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Greek Mythology - Antigone
Transcript of Greek Mythology - Antigone
A Tale of Sacrifice
Antigone's tragic tale began many years prior to her birth. In a time where a man by the name of King Laius and his wife Jocasta were in rule...
It was during this time that Apollo's oracle began to play an increasingly important role in their family's fortunes.
It was foretold by the oracle that King Laius would die at the hands of his son. Determined to sway the prophecy, the King bound his newborn child's feet together and left it on a lone mountain to die.
Little did he know, the child would not meet its end on the mountain, but would reunite with his father in the imminent future, ultimately proving the oracle's prediction true.
Many years later, after gaining knowledge
of the oracle's prediction, Oedipus set out on a journey to prevent the death of his surrogate father King Polybus of Corinth.
In his wanderings, Oedipus came across a man and his attendants, whom attempted to force him from the path, to such an extent as to beat him with a stick. Angered, Oedipus attacked the man and his attendants, subsequently killing them. Unbeknownst to him, in engaging in such actions, Oedipus had indeed proved the
Oracle's words true.
As our story continues, Oedipus encounters
yet another obstacle, a monstrous creature
known as the Sphynx.
Man after man was devoured by the foul beast, all of whom had failed to answer her perplexing riddle. Inducing fear to the surrounding community, plague befell the city of Thebes
Feeling as though he had nothing to lose, Oedipus tried his luck at the riddle. Fortunately he was victorious, and therefore was crowned ruler of Thebes and husband to their widowed queen, his mother, Jocasta.
For years, Jocasta and Oedipus lived happily with their four children: Polyneices, Eteocles, Antigone
and Ismene. But when the truth was revealed, a tremendous commotion took place, ending in
loss, public disgrace and shame.
Where Antigone's mother's grief led to suicide, Oedipus looked towards self harm, therefore partook in the action of gouging his eyes from their sockets. For, "the black world of blindness was a refuge; better to be there than to see with strange shamed eyes the world that had been so bright."
An Act of Disobedience
What qualities of Antigone's character are apparent?
When examining Antigone's character more
closely, one may say that she is an individual
who shows acts of loyalty, audacity and
To begin, Antigone's most distinct quality is
her never-ending ability to remain loyal.
After the death of her mother Jocasta and all of the evil that had befallen her family, her father Oedipus as well as her eldest brother Polyneices, made the decision to resign the throne.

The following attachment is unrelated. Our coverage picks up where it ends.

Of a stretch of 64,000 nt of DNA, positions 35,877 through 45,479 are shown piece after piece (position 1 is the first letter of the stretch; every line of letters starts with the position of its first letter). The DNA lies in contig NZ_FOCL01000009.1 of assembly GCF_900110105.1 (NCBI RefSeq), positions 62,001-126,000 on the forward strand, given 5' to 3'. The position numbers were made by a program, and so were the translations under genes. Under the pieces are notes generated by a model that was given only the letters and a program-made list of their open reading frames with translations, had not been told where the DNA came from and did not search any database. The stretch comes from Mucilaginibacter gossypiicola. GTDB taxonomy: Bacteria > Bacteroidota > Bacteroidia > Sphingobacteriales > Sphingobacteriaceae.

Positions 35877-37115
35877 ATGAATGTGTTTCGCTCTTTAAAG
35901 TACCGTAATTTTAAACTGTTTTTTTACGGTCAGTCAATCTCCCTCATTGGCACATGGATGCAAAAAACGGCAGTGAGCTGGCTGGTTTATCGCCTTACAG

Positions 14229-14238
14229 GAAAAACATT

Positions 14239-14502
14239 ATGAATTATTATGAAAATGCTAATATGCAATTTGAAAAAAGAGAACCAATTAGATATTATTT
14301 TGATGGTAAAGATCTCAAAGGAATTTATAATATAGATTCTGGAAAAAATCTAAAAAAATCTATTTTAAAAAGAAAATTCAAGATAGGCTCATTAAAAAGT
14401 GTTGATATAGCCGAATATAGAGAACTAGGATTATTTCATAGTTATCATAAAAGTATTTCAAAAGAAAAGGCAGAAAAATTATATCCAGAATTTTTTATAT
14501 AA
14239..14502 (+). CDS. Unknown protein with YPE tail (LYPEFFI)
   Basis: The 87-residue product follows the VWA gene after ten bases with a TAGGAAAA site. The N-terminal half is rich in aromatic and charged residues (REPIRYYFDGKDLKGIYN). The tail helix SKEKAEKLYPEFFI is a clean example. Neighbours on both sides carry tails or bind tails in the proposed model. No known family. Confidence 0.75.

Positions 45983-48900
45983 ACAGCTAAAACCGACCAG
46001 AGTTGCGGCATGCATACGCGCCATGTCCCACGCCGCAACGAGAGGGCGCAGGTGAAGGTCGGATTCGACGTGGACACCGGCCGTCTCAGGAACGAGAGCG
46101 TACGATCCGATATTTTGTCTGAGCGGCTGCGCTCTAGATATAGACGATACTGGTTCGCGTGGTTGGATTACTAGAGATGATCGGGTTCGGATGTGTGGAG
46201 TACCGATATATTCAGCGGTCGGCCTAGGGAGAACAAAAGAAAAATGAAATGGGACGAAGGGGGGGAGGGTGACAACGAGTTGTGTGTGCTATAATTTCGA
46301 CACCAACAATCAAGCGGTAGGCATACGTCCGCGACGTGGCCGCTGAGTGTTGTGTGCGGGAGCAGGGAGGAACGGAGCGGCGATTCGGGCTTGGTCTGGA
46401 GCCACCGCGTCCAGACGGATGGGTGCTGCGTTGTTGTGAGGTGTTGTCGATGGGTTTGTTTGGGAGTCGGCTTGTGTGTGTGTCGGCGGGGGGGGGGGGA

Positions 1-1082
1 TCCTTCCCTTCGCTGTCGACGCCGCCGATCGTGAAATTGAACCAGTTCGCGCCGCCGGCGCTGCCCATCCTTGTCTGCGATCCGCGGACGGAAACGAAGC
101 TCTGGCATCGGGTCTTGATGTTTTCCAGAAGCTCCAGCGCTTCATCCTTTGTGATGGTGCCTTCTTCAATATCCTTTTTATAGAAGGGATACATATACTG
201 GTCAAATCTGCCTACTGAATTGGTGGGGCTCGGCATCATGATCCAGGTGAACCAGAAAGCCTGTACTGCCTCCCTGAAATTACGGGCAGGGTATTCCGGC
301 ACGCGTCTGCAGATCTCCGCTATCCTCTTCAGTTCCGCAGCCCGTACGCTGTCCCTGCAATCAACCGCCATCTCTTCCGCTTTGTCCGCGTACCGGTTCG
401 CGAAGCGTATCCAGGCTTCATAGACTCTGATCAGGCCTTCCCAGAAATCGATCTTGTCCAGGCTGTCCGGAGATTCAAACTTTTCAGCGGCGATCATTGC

In the end, Antigone's uncle Creon was elected as regent. As for Oedipus (although treated with kindness at first) it was deemed best that he were expelled from the city.
In his wanderings, Antigone accompanied him, guided him in his blindness as well as remained with him until his peaceful death in Colonus.
As written by Edith Hamilton, "The only friends Oedipus had were his daughters. Through all of his misfortunes, they were faithful to him."
In listening to this passage, one is able to infer that, despite the fact that both her life, as well as her reputation were on the line, Antigone was willing to remain with those that she truly loved and cared for.
In addition to her devotion towards her loved ones, Antigone also shows tremendous acts of valor. Due to an act of rebellion against Thebes led by her eldest brother Polyneices, Creon had decided to make
it against his law to allow a proper burial to any
of those who partook in the act of revolt,
When asked if she had transgressed this law, Antigone replied, "Your law, but not the law of
justice that dwells with the gods, the unwritten
laws of heaven are not of today nor yesterday, but from all time."
Although having knowledge of the fact that disobedience towards her uncle would result
in fatality, Antigone remained determined
to grant her brother the proper
Furthermore, Antigone demonstrates a
high level of dignity for herself.
Unfortunately, Antigone was seen while burying Polyneices and was therefore sentenced to death.
As Antigone was led away, her
sister Ismene emerged weeping from
the palace and attempted to convince Antigone's captors that she assisted in the burial.
But, Antigone would have none of it and bade her sister say no more.
Although her actions resulted in a promised afterlife for her dear brother, it is apparent to the audience that Antigone's pride is both a blessing as well as fatal downfall.
Not only was Antigone angered at her uncle's rash decision making, but also at the fact that she believed he had no right to make such a law, especially one that dishonored one of his own blood.
When considering the character traits of Antigone and placing them in a present day situation, one might say that her personal characteristics match those acquired by a social worker. A social worker is one “who seeks to improve the quality of the life and well being of an individual, group or community by intervening on behalf of those afflicted with poverty or any real or perceived social injustices, and violations of their human rights." Antigone possesses the characteristics of someone who is loyal, passionate, steadfast and bold. These characteristics are an important factor of this occupation because, in order to improve a persons quality of life, you have to be passionate about what you do, bold enough to put your thoughts to action, and loyal enough to follow through with your beliefs, even though it may not be the most convenient for you.
Antigone In The
Twenty - First Century
Is it acceptable for a hero to have flaws?